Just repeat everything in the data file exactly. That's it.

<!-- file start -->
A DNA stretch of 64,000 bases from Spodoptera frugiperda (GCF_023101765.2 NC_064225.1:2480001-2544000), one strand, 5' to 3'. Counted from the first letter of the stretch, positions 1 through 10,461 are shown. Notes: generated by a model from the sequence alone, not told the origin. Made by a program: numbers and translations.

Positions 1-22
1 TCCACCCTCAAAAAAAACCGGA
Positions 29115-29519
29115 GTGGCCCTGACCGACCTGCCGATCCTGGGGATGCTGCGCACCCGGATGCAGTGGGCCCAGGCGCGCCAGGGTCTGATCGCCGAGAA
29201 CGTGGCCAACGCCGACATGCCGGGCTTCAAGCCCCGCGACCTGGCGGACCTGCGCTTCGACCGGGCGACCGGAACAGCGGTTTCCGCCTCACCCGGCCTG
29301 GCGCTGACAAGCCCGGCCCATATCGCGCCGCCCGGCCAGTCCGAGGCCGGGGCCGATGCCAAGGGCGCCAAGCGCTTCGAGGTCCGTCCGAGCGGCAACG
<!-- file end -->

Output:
A DNA stretch of 64,000 bases from Spodoptera frugiperda (GCF_023101765.2 NC_064225.1:2480001-2544000), one strand, 5' to 3'. Counted from the first letter of the stretch, positions 1 through 10,461 are shown. Notes: generated by a model from the sequence alone, not told the origin. Made by a program: numbers and translations.

Positions 1-22
1 TCCACCCTCAAAAAAAACCGGA
Positions 29115-29519
29115 GTGGCCCTGACCGACCTGCCGATCCTGGGGATGCTGCGCACCCGGATGCAGTGGGCCCAGGCGCGCCAGGGTCTGATCGCCGAGAA
29201 CGTGGCCAACGCCGACATGCCGGGCTTCAAGCCCCGCGACCTGGCGGACCTGCGCTTCGACCGGGCGACCGGAACAGCGGTTTCCGCCTCACCCGGCCTG
29301 GCGCTGACAAGCCCGGCCCATATCGCGCCGCCCGGCCAGTCCGAGGCCGGGGCCGATGCCAAGGGCGCCAAGCGCTTCGAGGTCCGTCCGAGCGGCAACG